THERE IS NO CONFLICT BETWEEN ARTICLE 3 AND ARTICLE 9 OF UCC: THE COURTS ARE JUST PLAIN WRONG

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CASE DECISIONS ARE NOT SCRIPTURE. But they are precedent and you can expect that once a decision is rendered by an appellate court in a specific jurisdiction all the lower courts in that jurisdiction will most likely follow the reasoning and application of the law in that appellate decision. This fact, though, does not make the original decision correct. Dredd Scott was a famously wrong decision by the Supreme Court of the United States. And a correct decision does not automatically mean that lower courts will apply — see the Jesinoski decision on TILA rescission.

If you read my blog article on the subject it will clear up my view. APPLYING THE UCC IN FORECLOSURES

There’s a difference between what the courts are doing and what they should be doing.
  • In a nutshell, the law in every jurisdiction says that it is possible to obtain a judgment on a note without owning the underlying obligation and therefore without alleging financial injury to the claimant.
  • This is a huge exception to the rules governing every civil case. It might be unconstitutional but it is universally accepted as the exception to the rule.
  • I agree that the courts have extended this exception to the enforcement of security instruments like mortgages. But in every jurisdiction, that exception is actually banned by their own statute.
  • There is an age-old expression that you can pick up one end of the stick without picking up the other.
  • They are using the exception based upon the state legislature adopting the uniform commercial code.
    • Article 3 of the uniform commercial code provides the exception.
    • Article 9 specifically bars the use of that exception in the enforcement of security instruments. §203.
  • This is not the first time the courts of general jurisdiction have gotten things wrong and it won’t be the last. That is why we have higher courts and legislatures to overrule what the general courts are doing.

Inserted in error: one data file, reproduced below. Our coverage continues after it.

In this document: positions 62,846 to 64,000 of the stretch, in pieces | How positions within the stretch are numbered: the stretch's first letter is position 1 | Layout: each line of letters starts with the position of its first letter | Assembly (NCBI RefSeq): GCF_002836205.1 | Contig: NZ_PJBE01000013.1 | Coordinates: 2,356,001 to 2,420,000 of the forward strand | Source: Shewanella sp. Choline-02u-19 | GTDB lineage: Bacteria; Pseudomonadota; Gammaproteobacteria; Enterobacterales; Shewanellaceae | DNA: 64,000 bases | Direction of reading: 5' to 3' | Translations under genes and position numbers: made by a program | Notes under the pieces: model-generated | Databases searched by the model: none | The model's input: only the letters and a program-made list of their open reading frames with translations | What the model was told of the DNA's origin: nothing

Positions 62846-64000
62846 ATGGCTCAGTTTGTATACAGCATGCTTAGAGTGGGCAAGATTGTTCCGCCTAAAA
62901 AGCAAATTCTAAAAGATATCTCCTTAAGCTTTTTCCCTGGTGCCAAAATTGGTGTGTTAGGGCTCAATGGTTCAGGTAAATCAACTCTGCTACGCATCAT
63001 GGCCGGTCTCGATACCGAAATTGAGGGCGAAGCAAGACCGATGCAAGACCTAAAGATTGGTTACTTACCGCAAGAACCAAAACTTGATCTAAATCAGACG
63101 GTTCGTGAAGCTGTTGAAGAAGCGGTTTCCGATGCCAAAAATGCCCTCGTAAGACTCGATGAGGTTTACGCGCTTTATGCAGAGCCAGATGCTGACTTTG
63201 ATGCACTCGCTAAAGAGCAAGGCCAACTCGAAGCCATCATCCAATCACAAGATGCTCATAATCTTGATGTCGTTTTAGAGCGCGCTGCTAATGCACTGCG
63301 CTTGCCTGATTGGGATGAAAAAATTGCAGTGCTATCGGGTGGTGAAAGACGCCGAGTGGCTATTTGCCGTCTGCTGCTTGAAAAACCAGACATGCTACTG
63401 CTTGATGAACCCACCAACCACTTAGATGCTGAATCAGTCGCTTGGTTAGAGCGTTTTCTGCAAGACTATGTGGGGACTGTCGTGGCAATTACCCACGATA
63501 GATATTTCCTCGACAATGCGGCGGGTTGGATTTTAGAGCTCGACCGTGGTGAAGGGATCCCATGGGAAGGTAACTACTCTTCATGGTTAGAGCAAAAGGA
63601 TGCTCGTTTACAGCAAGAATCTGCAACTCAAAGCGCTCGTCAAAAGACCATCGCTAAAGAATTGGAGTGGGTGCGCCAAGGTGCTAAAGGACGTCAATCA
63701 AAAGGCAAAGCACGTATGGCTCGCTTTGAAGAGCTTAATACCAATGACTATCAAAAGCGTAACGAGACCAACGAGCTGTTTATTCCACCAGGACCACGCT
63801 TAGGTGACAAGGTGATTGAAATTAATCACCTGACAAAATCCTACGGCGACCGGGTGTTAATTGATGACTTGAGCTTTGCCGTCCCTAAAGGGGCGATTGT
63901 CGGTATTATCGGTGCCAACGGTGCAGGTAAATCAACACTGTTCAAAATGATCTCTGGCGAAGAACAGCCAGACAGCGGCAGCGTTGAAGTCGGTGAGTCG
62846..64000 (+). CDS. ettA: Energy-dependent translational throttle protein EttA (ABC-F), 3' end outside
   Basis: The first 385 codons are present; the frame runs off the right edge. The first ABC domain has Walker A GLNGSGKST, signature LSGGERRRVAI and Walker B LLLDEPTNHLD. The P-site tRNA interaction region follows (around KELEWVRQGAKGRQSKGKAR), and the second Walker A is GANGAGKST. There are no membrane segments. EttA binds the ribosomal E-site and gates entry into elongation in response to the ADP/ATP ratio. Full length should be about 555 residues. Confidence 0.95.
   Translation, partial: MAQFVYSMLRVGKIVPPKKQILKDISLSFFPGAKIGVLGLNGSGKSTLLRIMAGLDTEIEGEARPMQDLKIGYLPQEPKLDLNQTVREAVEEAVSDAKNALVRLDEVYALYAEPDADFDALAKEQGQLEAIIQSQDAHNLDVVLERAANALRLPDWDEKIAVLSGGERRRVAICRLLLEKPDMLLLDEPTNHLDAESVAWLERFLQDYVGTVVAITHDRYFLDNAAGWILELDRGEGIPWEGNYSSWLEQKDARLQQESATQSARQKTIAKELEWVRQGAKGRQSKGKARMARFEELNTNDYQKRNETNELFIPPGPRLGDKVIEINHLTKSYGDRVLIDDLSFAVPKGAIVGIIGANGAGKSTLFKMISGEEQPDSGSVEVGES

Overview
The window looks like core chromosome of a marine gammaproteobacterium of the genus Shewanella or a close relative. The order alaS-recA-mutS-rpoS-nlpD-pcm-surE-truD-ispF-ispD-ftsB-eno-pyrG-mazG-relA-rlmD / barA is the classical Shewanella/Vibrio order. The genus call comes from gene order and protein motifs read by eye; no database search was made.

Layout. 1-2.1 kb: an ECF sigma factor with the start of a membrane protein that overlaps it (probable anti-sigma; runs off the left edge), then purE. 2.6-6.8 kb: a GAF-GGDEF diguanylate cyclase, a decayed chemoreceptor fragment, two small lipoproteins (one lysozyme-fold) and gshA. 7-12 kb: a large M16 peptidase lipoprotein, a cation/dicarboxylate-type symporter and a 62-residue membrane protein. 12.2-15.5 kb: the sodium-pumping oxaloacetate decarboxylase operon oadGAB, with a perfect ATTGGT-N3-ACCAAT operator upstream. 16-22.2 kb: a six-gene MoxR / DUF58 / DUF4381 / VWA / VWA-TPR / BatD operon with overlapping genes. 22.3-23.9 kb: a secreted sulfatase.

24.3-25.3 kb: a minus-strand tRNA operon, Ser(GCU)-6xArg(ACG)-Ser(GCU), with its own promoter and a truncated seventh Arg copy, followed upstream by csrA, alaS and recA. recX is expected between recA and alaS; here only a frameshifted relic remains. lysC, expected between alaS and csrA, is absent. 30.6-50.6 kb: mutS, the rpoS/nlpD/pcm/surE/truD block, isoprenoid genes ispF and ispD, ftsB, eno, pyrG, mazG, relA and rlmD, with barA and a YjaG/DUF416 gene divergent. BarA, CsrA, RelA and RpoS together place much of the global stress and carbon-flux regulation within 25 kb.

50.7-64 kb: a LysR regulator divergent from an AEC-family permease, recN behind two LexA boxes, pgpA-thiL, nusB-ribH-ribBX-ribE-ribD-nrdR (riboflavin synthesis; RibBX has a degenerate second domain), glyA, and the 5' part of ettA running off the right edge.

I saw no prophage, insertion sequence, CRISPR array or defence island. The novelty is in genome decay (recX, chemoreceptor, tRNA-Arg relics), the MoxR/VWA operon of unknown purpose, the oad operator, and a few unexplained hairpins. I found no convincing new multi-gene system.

The plain fact is that the loan account is eliminated at or near the time of creation of the homeowner transction. This is true in all securitization schemes and let me remind you that nobody anywhere has ever contradicted this statement. The reason is that money came in but was labeled as something otehr than repayment of loan or return of capital. But the indisputable fact is that money came in covering not only the cost of doing business with the homeowner but in geometrically larger ums as revenue.

The fact that investment banks did not record it as payment of a loan account does not mean that they didn’t get the money. The entire point of securitization for the investment banks was for them to enter the lending marketplace without ever making a loan  — i.e., without ever disclosing their presence and without any risk of loss. The fact taht hoemwoenrs inteded to get a loan does not mean that is what theyr eceived. At some point — contemprneous with the “cliosing” the transction was in substance strictly converted from what it appeared to be — a loan —- to a payment to homeowners for launching the sale of securities.

A loan without a lender is not a loan. A loan without any risk of loss is not a loan transction.

 

One Response

  1. This is great analysis by Neil. Just misses the fundamental point. Quote – “The plain fact is that the loan account is eliminated at or near the time of creation of the homeowner transaction” NO – the “loan account” is ELMINATED prior to the time of the creation of the LAST homeowner transaction. And, that creation is based upon a false mortgage presented to homeowners. That is, the prior loan is placed in “Created default” and the homeowner “transaction” is nothing more than attempted reinstatement of a FALSE reported default on the prior transaction. Thus, the securitization is false, as valid securitization only occurs via transfer of on-balance sheet accounts receivable to off-balance sheet conduit. But given the reported default PRIOR to creation of homeowner LAST transaction – no mortgage and no securitization can ever occur. This is simple to ascertain by demanding proof of valid funds provided at creation of LAST homeowner transaction. With crisis “loans” (not mortgages – although stated as a mortgage to homeowner) – no funding for a mortgage ever occurred. All you have is fake reinstated debt. And, in foreclosure – who is it up to “reinstate” the fake default debt? No one knows, Thank you to Neil for broaching the crux of the financial crisis. Just need to go a wee-bit further – prior loan and “transaction” funding. It is so simple. No one can prove proof of funding. And, no one addresses. We are partly to blame for not addressing. Thanks.

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